Appleton's Cyclopedia of American Biography, edited by James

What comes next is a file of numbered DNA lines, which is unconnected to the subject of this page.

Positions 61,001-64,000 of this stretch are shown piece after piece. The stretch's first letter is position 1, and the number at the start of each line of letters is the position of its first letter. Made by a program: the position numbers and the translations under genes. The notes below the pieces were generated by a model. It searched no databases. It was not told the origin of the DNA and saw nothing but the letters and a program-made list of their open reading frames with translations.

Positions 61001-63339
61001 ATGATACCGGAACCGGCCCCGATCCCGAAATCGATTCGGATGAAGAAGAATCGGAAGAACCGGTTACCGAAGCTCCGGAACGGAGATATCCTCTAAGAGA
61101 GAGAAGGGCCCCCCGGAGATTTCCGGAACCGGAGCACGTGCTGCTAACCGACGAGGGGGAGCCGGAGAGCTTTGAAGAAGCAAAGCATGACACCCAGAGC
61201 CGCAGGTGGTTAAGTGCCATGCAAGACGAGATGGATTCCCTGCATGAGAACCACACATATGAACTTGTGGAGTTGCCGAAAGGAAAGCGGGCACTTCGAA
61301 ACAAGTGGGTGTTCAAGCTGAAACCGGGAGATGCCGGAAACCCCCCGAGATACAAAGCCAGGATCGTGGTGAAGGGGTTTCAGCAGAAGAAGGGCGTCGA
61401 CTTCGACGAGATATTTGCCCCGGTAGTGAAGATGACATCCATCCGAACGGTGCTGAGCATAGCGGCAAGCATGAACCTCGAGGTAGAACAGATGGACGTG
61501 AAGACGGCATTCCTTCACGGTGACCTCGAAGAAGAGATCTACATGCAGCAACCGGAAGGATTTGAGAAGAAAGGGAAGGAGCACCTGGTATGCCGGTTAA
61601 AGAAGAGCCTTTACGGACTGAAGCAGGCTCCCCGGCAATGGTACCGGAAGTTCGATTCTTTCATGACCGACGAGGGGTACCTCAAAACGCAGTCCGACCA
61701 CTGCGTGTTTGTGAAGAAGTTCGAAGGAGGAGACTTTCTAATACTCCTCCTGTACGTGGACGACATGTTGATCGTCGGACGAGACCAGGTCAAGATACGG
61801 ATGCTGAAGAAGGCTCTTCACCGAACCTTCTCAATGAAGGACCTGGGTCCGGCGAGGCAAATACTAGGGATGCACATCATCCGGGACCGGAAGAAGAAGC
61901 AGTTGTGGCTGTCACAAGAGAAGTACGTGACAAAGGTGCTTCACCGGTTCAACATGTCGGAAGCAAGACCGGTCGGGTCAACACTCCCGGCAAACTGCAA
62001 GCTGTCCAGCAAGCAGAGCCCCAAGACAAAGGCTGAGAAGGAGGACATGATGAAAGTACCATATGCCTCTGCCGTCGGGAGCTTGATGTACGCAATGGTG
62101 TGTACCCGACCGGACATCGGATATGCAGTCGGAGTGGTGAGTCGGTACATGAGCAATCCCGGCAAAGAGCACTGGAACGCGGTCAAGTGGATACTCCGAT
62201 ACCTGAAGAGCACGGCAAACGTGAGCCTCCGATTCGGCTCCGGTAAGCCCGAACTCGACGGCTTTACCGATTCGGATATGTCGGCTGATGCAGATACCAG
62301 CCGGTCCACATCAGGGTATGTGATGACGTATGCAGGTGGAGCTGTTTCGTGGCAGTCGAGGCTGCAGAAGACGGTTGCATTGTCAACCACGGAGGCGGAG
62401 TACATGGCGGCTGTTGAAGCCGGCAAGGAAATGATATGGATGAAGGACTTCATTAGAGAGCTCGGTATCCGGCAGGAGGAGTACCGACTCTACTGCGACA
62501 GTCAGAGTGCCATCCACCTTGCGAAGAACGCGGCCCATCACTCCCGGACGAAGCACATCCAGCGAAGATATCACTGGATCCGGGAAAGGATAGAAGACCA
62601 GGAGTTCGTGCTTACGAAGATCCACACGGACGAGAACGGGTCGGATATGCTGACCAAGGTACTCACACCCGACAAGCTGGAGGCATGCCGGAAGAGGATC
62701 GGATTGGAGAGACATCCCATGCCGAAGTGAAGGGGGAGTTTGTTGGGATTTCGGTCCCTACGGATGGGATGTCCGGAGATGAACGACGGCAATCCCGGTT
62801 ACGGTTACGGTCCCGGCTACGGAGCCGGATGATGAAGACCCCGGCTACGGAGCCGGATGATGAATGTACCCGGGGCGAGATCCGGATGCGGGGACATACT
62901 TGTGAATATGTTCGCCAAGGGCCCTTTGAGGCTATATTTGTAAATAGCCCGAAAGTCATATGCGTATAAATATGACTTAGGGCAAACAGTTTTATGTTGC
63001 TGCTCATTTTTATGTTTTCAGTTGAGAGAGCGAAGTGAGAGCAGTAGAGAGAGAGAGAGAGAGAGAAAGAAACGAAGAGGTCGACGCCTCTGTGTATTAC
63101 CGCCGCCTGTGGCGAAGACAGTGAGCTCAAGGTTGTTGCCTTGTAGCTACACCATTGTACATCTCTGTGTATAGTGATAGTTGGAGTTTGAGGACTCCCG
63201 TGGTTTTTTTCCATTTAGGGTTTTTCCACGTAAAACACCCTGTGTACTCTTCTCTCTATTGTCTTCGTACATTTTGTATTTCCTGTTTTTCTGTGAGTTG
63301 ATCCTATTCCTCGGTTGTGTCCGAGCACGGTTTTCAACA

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BOYD, Linn, statesman, born in Nashville, Tennessee, 28 November, 1800; died in Paducah, Kentucky, 16 December, 1859. While he was a boy his parents removed to Trigg County, Kentucky, where he was brought up to work on the farm, and could only attend school in winter. At twenty-six years of age he had a farm of his own in Calloway County, and, notwithstanding his slender education, was elected to represent that county in the legislature for successive terms from 1827 till 1830. Returning to Trigg County. he was again sent to the legislature (1831-'2). He was a democrat in politics, and, after a defeat by a Whig candidate in 1833, was elected to congress in 1835. He was defeated for the 25th congress, but elected for the 26th, and from 1839 till 1855 regularly reelected to the national House of Representatives. His native abilities soon made him prominent in the house, and he became chairman of the committee on territories, and on 31 December, 1851, was chosen speaker, which office he held until 1855.He was lieutenant governor of Kentucky for a year before withdrawing from political life, and when he finally retired it was with a high reputation for faithfulness in every public trust.
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